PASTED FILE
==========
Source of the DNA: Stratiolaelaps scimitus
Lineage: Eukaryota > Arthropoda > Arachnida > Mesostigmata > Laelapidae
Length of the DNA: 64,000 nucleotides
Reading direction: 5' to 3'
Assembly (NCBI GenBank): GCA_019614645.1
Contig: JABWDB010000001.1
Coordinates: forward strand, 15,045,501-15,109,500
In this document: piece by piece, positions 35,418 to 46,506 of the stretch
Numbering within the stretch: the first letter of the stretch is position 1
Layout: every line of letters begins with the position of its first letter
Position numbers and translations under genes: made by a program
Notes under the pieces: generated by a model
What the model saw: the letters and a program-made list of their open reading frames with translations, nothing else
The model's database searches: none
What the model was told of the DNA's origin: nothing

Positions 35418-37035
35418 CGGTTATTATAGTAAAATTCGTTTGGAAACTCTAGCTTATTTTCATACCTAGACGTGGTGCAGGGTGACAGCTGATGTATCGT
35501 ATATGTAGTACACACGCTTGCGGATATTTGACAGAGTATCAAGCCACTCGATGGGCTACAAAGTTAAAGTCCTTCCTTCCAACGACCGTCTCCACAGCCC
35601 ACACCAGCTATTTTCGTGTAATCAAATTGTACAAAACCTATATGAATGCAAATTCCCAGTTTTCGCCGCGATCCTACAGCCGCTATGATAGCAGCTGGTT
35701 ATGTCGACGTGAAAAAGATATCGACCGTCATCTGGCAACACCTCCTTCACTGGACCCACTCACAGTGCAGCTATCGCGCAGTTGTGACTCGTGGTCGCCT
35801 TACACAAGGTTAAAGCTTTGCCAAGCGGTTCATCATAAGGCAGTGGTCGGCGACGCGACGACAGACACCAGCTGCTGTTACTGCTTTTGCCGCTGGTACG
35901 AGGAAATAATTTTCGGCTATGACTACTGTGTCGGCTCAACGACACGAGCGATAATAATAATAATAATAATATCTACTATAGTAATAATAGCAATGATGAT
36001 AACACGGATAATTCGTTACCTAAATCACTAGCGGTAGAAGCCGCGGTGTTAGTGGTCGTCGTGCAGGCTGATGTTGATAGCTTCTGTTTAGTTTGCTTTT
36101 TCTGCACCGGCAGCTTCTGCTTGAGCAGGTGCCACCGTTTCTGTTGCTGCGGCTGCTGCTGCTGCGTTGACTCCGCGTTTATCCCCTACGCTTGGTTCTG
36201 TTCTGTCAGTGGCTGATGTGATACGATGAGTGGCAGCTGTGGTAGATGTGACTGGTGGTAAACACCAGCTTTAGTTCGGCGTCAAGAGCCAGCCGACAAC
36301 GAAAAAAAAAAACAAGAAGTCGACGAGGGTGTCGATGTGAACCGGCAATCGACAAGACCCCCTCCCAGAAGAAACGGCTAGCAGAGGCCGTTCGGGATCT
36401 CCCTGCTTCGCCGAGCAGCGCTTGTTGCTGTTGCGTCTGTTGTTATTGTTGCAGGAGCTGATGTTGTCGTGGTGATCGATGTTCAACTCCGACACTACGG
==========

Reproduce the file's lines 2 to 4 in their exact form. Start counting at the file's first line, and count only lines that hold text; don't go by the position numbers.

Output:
Lineage: Eukaryota > Arthropoda > Arachnida > Mesostigmata > Laelapidae
Length of the DNA: 64,000 nucleotides
Reading direction: 5' to 3'